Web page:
Tuesday, December 31, 2019

Karl Coplan's "Live Sustainably Now"

Karl Coplan is professor of law at the Elisabeth Haub School of Law at Pace University, where he directs its environmental litigation clinic. He is a coauthor of Introduction to Environmental Law: Cases and Materials on Water Pollution Control (second edition, 2016). Coplan is also a member of the board of directors of Waterkeeper Alliance, a global network of clean water advocates.

He applied the “Page 99 Test” to his new book, Live Sustainably Now: A Low-Carbon Vision of the Good Life, and reported the following:
Page 99 of Live Sustainably NOW captures the essence, but not the substance of the whole. That sounds contrary. Here’s what I mean. The book is an argument for paying attention to your personal carbon footprint, and taking measures to live conscientiously and responsibly in this moment of climate crisis. Most of the book is devoted to the ethical and practical arguments for reducing your carbon footprint, and practical tips on how to do it. Interspersed with the chapters on ethics, sustainability, and home heating options are vignettes of my own experience of one year of living on a carbon budget. Page 99 happens to fall on one of these carbon diary entries, describing a late-winter camping trip with my adult son. Here it is:
March 2016

Most winters for nearly two decades now, my son and I have arranged to get together for a weekend ski mountaineering and camping trip in the Adirondack Mountains. Now that Justin is an adult, it gets harder and harder to find a weekend when it works for both of us.

This year, we settled in advance on the first weekend in March. Justin drove up from his home in Harrisburg, Pennsylvania, on Thursday, and on Friday we drove together up to our cabin in North River. This was Justin’s first visit to the cabin. It had recently rained heavily on top of a thin coating of snow, and everything was a glaze of ice. When we arrived, it was colder inside the cabin than outside, so we fired up the woodstove, took a walk around the trails on the property to warm our bodies, and went to the lodge for dinner while the cabin warmed up a little.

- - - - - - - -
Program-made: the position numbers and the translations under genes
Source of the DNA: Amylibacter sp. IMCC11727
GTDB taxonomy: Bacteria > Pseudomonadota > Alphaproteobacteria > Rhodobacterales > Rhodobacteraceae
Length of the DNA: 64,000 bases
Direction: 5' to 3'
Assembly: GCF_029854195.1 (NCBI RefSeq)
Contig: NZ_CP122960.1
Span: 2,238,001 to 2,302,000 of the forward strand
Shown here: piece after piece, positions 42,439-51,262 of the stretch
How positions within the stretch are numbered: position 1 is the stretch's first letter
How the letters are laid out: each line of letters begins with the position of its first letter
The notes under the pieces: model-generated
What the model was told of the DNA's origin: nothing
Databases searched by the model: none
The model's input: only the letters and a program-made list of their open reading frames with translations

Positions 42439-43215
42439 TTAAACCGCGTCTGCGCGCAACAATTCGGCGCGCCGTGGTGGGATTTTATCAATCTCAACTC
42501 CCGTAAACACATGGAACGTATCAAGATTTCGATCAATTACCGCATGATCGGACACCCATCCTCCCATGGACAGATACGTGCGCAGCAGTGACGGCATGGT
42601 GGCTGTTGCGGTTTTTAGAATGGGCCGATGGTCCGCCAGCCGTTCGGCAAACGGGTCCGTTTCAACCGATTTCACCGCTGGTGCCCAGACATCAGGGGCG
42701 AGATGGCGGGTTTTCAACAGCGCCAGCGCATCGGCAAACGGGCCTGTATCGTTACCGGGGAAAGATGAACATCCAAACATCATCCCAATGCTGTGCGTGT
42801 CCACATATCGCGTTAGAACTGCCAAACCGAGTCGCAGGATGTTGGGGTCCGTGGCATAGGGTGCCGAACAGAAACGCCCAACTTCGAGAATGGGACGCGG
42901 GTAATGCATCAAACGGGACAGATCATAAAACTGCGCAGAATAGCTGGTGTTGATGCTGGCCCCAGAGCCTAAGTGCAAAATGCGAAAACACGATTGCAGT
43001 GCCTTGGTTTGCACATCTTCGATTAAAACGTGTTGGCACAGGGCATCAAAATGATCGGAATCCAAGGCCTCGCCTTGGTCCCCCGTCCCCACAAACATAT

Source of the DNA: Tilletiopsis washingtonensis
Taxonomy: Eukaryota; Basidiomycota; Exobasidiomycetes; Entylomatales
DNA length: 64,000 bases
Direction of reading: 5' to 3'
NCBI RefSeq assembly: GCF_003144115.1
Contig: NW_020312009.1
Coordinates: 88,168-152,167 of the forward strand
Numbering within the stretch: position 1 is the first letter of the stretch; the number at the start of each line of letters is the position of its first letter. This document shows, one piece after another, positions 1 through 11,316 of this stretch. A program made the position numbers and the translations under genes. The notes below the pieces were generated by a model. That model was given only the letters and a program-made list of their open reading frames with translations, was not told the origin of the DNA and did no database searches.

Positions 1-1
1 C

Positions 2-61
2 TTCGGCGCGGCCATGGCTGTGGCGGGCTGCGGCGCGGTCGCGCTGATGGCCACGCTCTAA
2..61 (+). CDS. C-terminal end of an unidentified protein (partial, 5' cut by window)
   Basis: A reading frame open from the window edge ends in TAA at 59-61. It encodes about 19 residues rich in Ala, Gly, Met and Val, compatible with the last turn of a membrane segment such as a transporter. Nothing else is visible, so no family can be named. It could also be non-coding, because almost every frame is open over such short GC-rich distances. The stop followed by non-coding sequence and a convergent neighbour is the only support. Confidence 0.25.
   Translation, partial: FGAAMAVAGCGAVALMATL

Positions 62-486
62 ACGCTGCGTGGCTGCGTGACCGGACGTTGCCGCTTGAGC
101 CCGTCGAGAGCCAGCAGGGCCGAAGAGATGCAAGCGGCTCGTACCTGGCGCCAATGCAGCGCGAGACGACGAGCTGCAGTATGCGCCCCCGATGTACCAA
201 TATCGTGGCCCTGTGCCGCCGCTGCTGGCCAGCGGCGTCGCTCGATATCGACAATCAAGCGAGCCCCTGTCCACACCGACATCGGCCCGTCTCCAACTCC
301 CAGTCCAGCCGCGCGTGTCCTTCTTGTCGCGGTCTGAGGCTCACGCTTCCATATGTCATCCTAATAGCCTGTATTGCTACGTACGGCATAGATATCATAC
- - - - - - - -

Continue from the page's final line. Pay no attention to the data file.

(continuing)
There was too little snow in the Adirondacks for backcountry skiing that weekend, but the 3 to 4 inches of new snow on the balsams and red spruce made for a beautiful backwoods hike, and with the spikes on our boots, we made an easy climb of New York’s second-highest peak, Algonquin. Saturday, March 5, was a perfect day for a winter ascent—light winds, clear skies, fresh snow—and the Algonquin summit was crowded with hikers. I was pretty sure I could pick out the ridge where our cabin is from the summit. The temperature went down to zero at our campsite overnight, but I had long ago learned that as long as you stay in your winter sleeping bag you can sleep quite comfortably. You just have to get moving fast in the morning, before your toes freeze up.

I continued to test the range on my electric Smart two-seater car.

One Saturday, we were invited to a traditional rice-feeding celebration for
Very little about page 99 hints at the substance of the book’s argument for individual climate action – just the “Carbon Diary” title and the reference to range anxiety in a Smart For Two electric vehicle. And yet... the emphasis of the book is on what you can do to live a fulfilling life while sticking to a carbon budget, not what you can’t do. The Carbon Diary entries, while few in pages, illustrate how little you need to give up to clear your climate conscience. That weekend winter camping trip with my son enriches my life and family bonds. It involves carbon emissions, since we drove up to the mountains in a fossil fueled hybrid. But it fits in my carbon budget, so my climate conscience is clear.

That’s the essence of the book – if you set a carbon budget, keep a rough account of your greenhouse emissions, and stick to it, you can still have a rewarding life while doing your part to fight climate change. If you want the substance of the book, take a look at the table of contents, which includes chapters on “CLIMATARIANISM: OUR PERSONAL MORAL OBLIGATION,” “WHY BOTH INDIVIDUAL ACTION AND COLLECTIVE POLICY WILL BE NEEDED TO ADDRESS CLIMATE CHANGE,” “GOING ON A CARBON DIET TO SAVE THE PLANET, “GRAPPLING WITH THE BIG FOUR ELECTRICITY, HEAT, TRANSPORTATION, AND FOOD,” “HAVING FUN ON A CARBON BUDGET,” and “MEDIUM-TERM GOAL: GETTING TO ZERO.”

But page 99 captures the essence of the book. That we all should live. Sustainably. NOW.
Visit the Live Sustainably Now website.

--Marshal Zeringue